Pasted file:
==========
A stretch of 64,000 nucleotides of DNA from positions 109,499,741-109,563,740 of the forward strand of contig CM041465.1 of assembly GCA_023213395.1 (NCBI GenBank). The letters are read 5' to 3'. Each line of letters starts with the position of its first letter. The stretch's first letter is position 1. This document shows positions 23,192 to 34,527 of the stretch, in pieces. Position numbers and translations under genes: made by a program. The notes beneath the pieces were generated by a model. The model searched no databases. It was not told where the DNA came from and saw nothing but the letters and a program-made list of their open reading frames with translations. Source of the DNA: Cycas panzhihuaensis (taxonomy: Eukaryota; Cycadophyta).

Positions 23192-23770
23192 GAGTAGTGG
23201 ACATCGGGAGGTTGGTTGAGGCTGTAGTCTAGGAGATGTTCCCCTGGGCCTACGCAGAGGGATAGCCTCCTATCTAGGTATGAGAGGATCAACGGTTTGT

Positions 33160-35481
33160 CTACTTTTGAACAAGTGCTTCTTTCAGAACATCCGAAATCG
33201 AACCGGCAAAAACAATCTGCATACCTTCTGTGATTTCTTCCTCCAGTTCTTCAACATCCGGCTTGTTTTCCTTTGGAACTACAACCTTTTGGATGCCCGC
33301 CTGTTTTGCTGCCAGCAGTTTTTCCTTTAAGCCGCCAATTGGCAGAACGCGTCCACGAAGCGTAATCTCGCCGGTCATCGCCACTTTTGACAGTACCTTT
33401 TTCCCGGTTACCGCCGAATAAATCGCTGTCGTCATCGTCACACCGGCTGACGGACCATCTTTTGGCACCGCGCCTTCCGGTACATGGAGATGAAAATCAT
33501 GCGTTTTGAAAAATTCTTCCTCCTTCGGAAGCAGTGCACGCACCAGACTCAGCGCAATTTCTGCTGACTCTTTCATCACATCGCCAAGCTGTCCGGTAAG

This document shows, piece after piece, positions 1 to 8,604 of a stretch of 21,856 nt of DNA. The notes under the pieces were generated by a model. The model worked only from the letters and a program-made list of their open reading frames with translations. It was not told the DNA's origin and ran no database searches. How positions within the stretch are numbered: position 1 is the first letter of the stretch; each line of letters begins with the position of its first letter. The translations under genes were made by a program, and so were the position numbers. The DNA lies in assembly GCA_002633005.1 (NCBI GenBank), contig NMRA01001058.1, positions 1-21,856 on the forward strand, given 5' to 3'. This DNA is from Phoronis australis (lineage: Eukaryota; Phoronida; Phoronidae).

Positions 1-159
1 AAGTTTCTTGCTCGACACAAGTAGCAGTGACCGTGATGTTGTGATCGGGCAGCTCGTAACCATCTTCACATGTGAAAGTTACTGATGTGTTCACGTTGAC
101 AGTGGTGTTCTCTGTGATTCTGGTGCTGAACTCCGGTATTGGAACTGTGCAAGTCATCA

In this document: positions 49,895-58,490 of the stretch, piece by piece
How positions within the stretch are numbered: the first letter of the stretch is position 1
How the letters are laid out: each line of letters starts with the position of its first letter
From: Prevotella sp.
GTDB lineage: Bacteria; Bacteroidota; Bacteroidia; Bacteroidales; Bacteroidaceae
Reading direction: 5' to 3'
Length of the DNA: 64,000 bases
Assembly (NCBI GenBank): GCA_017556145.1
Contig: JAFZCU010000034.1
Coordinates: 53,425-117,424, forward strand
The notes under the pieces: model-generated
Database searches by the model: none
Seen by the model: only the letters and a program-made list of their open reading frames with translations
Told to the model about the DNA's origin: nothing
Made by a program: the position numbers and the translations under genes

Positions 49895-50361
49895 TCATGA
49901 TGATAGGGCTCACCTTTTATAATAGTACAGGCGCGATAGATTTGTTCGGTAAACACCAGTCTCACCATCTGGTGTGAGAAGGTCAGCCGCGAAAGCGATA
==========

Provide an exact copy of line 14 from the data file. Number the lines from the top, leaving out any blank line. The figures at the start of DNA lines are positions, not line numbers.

101 AGTGGTGTTCTCTGTGATTCTGGTGCTGAACTCCGGTATTGGAACTGTGCAAGTCATCA